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I don't know if this question is a famous one. One of my fellows asked me these questions to tease me, but I was able to find a solution for only one of these:

There is one needle of length $2$ placed on the $x$-axis from $(0, 0)$ to $(2, 0)$. It had been dipped into ink, so when the needle moves, the ink colors the plane as it goes. Ignore the width of the needle(i.e., the needle is a segmented line).

  1. There are $n$ number of points in the plane. What is the least area for the needle to touch each point?
  2. There is a line of length $n$. We say a needle passes through the line when the needle literally passes through every points in the line. What is the least area for the given needle to pass through the length $n$ line?
  3. What if the line is a length $n$ curve?

According to him, I've only answered him right the first question. My solution was this: just move the needle backwards a lot, then the angle between the needle and one point ($\theta _1$) becomes smaller as the needle keeps going backward. So we can make the angle smaller as we want, which implies the colored area caused by moving the needle by $\theta_1$ also becomes smaller as we want. Following this argument, we can say that we can make the total colored area smaller as we want(i.e., the sum of limit of the total area caused by changing $\theta_1$ to $\theta_n$ goes to 0).

What makes me crazy is the last two questions. I answered him the following way: as before, move the needle backwards infinitely. Then the angle between the needle and the two endpoints of the curve becomes smaller as it keep moves backward.

Now think it as shooting a shot from the needle to one of a dot of the line. So first shoot at the one endpoint of the line, move back, shoot at the next dot, move back, and repeating this procedure. Then it requires in total $\theta$ angle, the angle between the needle and the two endpoints of the given line. But, since we can make the angle smaller as we want, again the total area caused by changing $\theta$ goes to 0.

But he said this is a wrong proof. And I think he mentioned that the answer of questions #2 and #3 are different. But according to my argument, there's no reason for having different answers for the two last questions.

Progress There was a decent discussion on the topic with Bill Trok, and I want to show you the whole progress, regardless of their validity.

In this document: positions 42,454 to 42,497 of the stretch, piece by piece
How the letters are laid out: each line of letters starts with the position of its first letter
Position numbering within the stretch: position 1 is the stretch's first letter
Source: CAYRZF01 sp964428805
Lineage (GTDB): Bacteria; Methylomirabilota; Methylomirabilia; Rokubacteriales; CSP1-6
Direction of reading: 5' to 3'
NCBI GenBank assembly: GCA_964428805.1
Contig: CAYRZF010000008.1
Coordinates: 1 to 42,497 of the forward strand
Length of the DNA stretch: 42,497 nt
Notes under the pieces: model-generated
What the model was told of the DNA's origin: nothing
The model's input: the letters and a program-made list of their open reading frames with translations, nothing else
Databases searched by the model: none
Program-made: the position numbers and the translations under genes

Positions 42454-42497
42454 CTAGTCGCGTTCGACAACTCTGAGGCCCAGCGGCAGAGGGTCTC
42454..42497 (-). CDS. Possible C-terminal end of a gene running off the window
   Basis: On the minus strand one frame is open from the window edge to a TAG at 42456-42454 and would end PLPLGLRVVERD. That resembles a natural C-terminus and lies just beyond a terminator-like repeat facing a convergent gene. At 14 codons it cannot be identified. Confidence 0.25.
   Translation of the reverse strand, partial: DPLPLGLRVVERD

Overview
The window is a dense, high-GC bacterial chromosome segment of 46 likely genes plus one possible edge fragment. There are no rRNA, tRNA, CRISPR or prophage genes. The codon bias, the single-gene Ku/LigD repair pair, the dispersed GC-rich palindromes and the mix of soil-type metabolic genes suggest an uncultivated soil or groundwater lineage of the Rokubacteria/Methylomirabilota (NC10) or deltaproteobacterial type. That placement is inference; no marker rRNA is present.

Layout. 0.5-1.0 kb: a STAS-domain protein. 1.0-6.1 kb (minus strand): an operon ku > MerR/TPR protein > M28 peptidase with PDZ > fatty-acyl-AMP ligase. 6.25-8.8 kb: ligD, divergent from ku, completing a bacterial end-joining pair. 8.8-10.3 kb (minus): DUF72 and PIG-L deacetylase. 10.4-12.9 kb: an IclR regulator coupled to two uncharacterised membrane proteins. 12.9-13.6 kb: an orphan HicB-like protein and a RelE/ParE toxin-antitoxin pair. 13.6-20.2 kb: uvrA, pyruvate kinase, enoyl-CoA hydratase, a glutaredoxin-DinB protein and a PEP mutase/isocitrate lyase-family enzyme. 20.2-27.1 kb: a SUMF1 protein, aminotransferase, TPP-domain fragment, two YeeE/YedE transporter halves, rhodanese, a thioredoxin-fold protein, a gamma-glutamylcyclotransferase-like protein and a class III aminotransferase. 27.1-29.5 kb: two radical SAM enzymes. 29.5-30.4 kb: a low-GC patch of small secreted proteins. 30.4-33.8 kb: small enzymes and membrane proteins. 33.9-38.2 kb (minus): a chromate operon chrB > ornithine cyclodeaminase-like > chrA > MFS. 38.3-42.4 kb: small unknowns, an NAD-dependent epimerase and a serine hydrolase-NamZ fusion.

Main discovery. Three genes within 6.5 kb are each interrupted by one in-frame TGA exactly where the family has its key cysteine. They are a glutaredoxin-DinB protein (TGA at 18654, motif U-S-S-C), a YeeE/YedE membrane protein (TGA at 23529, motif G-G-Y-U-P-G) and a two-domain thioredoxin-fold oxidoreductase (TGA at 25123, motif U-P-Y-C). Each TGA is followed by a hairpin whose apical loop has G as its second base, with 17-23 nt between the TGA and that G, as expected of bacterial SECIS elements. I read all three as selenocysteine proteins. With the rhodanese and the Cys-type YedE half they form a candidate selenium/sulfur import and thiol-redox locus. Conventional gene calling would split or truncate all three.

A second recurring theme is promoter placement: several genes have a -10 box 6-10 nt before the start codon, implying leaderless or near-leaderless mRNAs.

1. Consider a bijection between [0, $\theta$] to [c, d], where the last interval represents the line segment. Then using the bijection $f$, I think we can argue that we need - by using the shooting technique mentioned above - $\theta$ amount of change in angle in total to shoot every element in [c, d]. But since we can make that $\theta$ as small as we want, the area would go to 0 in the limit. Hence, the answer seems to be 0 in the limit. The techinical problem suggested by Bill Trok was that in this way, maybe some 'unmeasurable' problem would occur. Sadly, I yet haven't taken any measure theory class.

  2. First, let the needle lie on the y-axis and the segmented line on the positive x-axis right next to the origin. Then first, move the needle down then rotate the needle by $\theta$ to color a part of the line. Now as we move by $\theta$, the colored area is as close as tan$\theta$, which is bigger than $\theta$ itself. Then move the needle backward again then make the tip of the needle pointing at the uncolored segment, doing this procedure again. The conclusion was... a little bit ambiguous, though.

  3. Bill Tork has linked to contents related to Kekeya set. According to this, we can just rotate the needle as far as we want with an arbitrary small amounts of space, so the answers seem to be 0 in the limit.

Help me! I cannot come up with any more clever ideas.

P.S. I couldn't classify this question by myself, so I just put it in geometry. Any suitable modifications are welcomed.

share|improve this question
    
This reminds be of this problem, en.wikipedia.org/wiki/Kakeya_set. –  Bill Trok Apr 23 at 7:24
    
I've just read it, I couldn't understand all of it but I think maybe it is related with my question... just I couldn't find suitable link between the two. –  TaxxiDriver Apr 23 at 7:36
1  
To comment on your false proof of question 2, first of all there is no next dot. That is like asking what the number after 0.51 is. Secondly, even if there was a 'next' dot there are uncountablly many infinite dots. If you do sum the area the naive way you end up with having to sum uncountably many nonzero values, which is definitely either infinite or undefined. –  Bill Trok Apr 23 at 7:37
    
Now perfectly understood why my proof was wrong. Than's good. One step ahead. –  TaxxiDriver Apr 23 at 7:39
    
Wait, but can't I argue that there exists a bijection between [0, $\theta$] to a certain set [c, d]? I'm not an expert in set theory, but I think we can make an arbitrary bijective function. –  TaxxiDriver Apr 23 at 7:52

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